Around 20% of those aged 10–16 when released from sentenced community-based supervision in 2012–13 returned to sentenced supervision in 6 months, and 44% returned within 12 months.
In Australia, young people who have been proven guilty of an offence may be given an unsupervised community-based sentence, a supervised community-based sentence or a sentence of detention. The latter two types of sentences are known as 'supervised sentences'.
Youth justice departments are responsible for providing young people serving supervised sentences with services designed to reduce the frequency and seriousness of any future offending. The rate of return to sentenced supervision is an indicator of the effectiveness of these services, although factors beyond the control of these departments will also have an impact on levels of re-offending and return to sentenced supervision.
Most young people do not return to sentenced supervision
Most young people who have a supervised youth justice sentence serve only 1 sentence, and never return to sentenced youth justice supervision. Overall, 62% had only 1 supervised sentence before the age of 18. The rate was lower for those whose first sentence was detention (47%) compared with those whose first supervised sentence was community-based (63%). (Most young people's first supervised sentence was community-based.)
However, a sizeable minority go on to have a large number of sentences before they turn 18. Almost 1 in 6 young people (15%) whose first supervised sentence was community-based had a total of 5 or more supervised sentences from the ages of 10 to 18. For those whose first supervised sentence was detention, more than 1 in 4 (29%) had 5 or more sentences.
Young people released from sentenced detention are more likely to return to sentenced supervision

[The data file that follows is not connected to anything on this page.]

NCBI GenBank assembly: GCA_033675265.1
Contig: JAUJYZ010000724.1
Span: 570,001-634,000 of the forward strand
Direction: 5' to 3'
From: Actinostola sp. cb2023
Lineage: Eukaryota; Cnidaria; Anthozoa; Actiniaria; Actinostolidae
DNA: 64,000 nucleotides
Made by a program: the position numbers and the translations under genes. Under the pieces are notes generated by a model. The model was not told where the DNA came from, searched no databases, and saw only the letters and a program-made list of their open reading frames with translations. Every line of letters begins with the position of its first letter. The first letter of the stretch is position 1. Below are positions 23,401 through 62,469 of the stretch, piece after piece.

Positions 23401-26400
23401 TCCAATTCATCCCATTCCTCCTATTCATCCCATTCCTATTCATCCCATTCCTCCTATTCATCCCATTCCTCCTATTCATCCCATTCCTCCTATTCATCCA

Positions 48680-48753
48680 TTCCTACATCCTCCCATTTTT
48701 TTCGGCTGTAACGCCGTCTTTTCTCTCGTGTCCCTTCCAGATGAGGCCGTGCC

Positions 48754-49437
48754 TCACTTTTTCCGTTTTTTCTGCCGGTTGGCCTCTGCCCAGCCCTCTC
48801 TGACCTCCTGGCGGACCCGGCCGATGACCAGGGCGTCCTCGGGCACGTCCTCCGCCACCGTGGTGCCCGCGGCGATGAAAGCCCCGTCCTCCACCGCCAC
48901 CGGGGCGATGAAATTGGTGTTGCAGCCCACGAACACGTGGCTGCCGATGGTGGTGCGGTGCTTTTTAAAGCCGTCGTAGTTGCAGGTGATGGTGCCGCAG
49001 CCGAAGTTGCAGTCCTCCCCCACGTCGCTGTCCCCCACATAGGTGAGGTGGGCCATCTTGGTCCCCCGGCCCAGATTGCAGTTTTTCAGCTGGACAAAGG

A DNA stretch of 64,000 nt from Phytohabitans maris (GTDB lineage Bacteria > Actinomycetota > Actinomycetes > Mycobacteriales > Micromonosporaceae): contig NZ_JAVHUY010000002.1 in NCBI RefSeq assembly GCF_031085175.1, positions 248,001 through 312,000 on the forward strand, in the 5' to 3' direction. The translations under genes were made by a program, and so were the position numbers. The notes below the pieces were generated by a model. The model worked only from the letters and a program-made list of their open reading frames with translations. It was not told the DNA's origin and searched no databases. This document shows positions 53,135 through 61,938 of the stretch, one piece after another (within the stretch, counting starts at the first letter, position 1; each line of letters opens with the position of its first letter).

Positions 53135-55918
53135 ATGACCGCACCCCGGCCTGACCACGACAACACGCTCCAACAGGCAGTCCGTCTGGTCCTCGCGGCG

For people aged 10-16 upon release from sentenced supervision in 2012-13:
• 20% of those released from sentenced community-based supervision returned to sentenced supervision within 6 months and 44% returned within 12 months
• 50% of those released from sentenced detention returned to sentenced supervision within 6 months and 76% returned within 12 months.
Young people released from sentenced detention are also more likely to return with a sentence of detention than those released from sentenced community-based supervision. Within 12 months of release, those released from sentenced detention were 3 times as likely to have a sentence of detention as those released from sentenced community-based supervision.
The younger a person is when they are released from sentenced community- based supervision, the more likely they are to return
Young people aged 10-12 when they were released from sentenced community-based supervision were 1.8 times as likely to return to some form of sentenced supervision within 12 months as those who were aged 16 when they were released.
However, there was no clear relationship between the age at release and the rate of return within 12 months for those released from sentenced detention.